Dog and Church
I have somewhat irreverently called this post “Dog and Church”. It sounds like a British pub, but its not. On the shores of Lake Tekapo in the area known as “Mackenzie Country” in South Canterbury are two key attractions on every tourist coach journey through the South Island of New Zealand. Apart from early morning and late afternoon there is a steady stream to tour coaches, campervans, rental cars and other miscellaneous vehicles which arrive at the lake shore to visit the Church of the Good Shepherd and a bronze statue of a sheepdog. If one arrives during the tourist period in the day it is almost impossible to capture images of the church, especially, without people filing into and out of the building and wandering around it’s perimeter.
In this image there is only one coach. When we arrived there were three others and twice as many cars.
The little stone church is a gem. Some twenty five years ago we had the privilege of attending a Christmas Day service there with our three boys while on a camping holiday in the South Island. It was a very local service, with families from the town and surrounding farming community gathering together to celebrate the Christmas story. There were tourists and tour coaches then also, but not in the numbers you see today. One of the unique features of the church is the window behind the alter that gives a view of Aoraki Mt Cook in the distance at the farthest end of Lake Tekapo. Despite the many thousands of travelers who visit the church every year, it is still used for active worship and is a focal point for the Mackenzie Country families.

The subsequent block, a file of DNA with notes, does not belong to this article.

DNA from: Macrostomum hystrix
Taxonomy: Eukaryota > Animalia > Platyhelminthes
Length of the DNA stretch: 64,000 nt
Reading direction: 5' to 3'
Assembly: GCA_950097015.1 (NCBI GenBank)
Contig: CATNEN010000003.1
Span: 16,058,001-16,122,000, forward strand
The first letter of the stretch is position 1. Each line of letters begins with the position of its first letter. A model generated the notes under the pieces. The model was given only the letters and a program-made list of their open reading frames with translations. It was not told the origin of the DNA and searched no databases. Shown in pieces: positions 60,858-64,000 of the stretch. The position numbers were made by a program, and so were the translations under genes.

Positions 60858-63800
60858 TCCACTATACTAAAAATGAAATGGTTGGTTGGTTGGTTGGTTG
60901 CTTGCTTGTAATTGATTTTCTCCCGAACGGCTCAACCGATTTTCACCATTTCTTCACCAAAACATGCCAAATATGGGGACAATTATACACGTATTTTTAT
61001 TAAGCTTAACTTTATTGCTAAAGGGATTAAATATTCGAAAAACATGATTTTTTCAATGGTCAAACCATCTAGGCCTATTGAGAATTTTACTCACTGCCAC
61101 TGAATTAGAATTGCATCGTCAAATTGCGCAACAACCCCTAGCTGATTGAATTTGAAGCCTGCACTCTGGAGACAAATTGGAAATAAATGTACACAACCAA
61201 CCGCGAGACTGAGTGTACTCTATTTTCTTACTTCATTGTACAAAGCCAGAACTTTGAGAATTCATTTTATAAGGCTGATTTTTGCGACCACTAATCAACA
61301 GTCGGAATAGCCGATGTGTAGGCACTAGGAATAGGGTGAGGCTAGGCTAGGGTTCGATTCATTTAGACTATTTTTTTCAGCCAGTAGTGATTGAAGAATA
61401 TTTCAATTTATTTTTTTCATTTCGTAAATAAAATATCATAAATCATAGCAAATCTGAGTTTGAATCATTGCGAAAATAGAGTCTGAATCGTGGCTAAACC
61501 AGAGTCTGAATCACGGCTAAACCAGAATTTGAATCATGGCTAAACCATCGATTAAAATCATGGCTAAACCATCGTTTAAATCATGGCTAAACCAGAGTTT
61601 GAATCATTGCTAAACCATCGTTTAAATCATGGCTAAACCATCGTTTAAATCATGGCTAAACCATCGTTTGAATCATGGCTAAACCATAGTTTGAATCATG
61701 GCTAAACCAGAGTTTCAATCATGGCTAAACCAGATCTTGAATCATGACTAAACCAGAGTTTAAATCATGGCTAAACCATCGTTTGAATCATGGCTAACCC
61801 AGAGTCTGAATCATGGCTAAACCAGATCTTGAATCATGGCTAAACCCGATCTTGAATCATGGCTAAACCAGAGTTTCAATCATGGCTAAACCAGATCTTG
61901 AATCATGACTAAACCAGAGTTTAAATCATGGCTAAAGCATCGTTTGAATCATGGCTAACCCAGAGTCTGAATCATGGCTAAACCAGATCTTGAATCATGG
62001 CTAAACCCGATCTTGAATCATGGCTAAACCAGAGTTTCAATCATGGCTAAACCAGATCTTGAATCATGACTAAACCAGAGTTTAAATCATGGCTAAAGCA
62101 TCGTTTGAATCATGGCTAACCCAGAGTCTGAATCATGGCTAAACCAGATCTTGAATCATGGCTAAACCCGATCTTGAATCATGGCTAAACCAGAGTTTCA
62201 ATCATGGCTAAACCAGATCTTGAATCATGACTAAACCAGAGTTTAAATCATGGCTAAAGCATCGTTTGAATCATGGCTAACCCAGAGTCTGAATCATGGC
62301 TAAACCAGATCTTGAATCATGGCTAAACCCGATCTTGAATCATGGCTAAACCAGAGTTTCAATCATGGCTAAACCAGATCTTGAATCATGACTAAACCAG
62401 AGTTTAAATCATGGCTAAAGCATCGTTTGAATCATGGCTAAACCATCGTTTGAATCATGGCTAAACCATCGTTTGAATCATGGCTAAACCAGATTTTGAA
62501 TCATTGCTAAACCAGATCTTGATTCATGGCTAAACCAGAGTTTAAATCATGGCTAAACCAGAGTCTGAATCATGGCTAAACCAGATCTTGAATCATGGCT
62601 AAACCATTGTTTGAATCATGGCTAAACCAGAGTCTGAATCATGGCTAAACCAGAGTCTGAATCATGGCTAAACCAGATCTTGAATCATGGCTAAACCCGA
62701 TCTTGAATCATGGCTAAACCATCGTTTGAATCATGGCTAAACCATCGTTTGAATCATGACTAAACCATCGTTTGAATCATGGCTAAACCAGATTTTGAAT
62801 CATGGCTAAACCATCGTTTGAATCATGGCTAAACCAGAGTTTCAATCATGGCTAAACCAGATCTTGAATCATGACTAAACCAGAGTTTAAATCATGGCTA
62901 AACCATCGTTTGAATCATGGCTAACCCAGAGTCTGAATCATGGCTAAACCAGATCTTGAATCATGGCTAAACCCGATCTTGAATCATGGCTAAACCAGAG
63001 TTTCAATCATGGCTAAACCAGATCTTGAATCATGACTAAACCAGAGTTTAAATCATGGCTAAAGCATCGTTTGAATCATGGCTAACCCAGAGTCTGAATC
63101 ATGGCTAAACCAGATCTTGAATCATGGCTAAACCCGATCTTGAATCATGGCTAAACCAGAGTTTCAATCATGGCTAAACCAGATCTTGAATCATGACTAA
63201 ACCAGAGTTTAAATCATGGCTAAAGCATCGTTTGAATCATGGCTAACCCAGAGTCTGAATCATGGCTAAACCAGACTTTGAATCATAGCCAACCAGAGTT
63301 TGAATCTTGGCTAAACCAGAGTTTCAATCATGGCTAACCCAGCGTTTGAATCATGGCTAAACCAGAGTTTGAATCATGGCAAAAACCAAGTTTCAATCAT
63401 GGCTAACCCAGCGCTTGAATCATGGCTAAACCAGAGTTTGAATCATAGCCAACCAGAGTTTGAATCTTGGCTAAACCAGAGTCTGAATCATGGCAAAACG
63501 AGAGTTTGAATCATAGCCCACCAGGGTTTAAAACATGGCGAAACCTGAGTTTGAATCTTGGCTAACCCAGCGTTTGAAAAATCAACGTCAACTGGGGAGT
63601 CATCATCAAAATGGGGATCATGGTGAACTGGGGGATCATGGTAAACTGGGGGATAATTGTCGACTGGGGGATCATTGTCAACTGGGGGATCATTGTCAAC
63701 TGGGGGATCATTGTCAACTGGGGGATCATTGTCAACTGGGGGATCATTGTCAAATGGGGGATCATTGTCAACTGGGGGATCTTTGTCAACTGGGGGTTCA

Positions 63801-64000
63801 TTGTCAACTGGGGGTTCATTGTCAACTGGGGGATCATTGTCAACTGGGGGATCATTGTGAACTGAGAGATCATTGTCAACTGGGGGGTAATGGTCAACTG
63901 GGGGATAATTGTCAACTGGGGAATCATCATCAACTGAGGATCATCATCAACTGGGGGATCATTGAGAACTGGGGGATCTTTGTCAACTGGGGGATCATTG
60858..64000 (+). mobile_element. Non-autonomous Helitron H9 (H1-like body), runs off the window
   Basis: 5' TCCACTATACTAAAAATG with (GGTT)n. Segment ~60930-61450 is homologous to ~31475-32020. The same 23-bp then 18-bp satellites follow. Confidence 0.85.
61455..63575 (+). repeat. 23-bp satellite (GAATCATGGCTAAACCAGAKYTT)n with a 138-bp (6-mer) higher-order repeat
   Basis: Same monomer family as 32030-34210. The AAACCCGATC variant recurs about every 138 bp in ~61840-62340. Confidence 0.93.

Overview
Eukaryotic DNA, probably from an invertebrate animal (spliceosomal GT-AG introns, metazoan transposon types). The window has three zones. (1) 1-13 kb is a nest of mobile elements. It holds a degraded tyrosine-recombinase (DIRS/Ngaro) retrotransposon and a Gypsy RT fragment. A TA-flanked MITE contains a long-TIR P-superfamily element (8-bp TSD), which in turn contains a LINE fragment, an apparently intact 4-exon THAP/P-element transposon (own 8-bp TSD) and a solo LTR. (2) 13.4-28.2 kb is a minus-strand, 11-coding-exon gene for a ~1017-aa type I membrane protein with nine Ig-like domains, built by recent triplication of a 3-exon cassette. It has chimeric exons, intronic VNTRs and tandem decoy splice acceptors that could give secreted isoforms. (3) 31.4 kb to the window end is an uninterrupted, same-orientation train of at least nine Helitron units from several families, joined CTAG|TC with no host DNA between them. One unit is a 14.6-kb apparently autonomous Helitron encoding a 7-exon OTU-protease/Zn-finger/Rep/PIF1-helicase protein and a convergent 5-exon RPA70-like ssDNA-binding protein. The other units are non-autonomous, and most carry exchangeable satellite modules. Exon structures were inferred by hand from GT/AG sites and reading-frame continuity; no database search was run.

Outside the church is a bronze statue of a border collie sheepdog. Quoting from the Encyclopedia of New Zealand, “In the 19th century, Scottish shepherds came to work on the pastoral runs of the eastern South Island. The high country could not have been farmed successfully without the border collies they brought with them. To honour these ‘canine Scots’, a statue of a collie has been raised at Lake Tekapo.” The statue is a much loved attraction, and many a honeymooner and visitor has a photograph of themselves with the dog.
The Mackenzie Basin was named in the 1850s by and after James Mackenzie (or in his native Scottish Gaelic: Seumas MacCoinneach), a shepherd and sheep thief of Scottish origin, who herded his stolen flocks in what was then an area almost totally empty of any human habitation, though Māori previously lived there intermittently. After his capture, the area was soon divided up amongst new sheep pasture stations in 1857 (Wikipedia). The Mackenzie story is one that captured the imagination of many a young school child when I was small and we were closer to the living history of European settlement than we are today.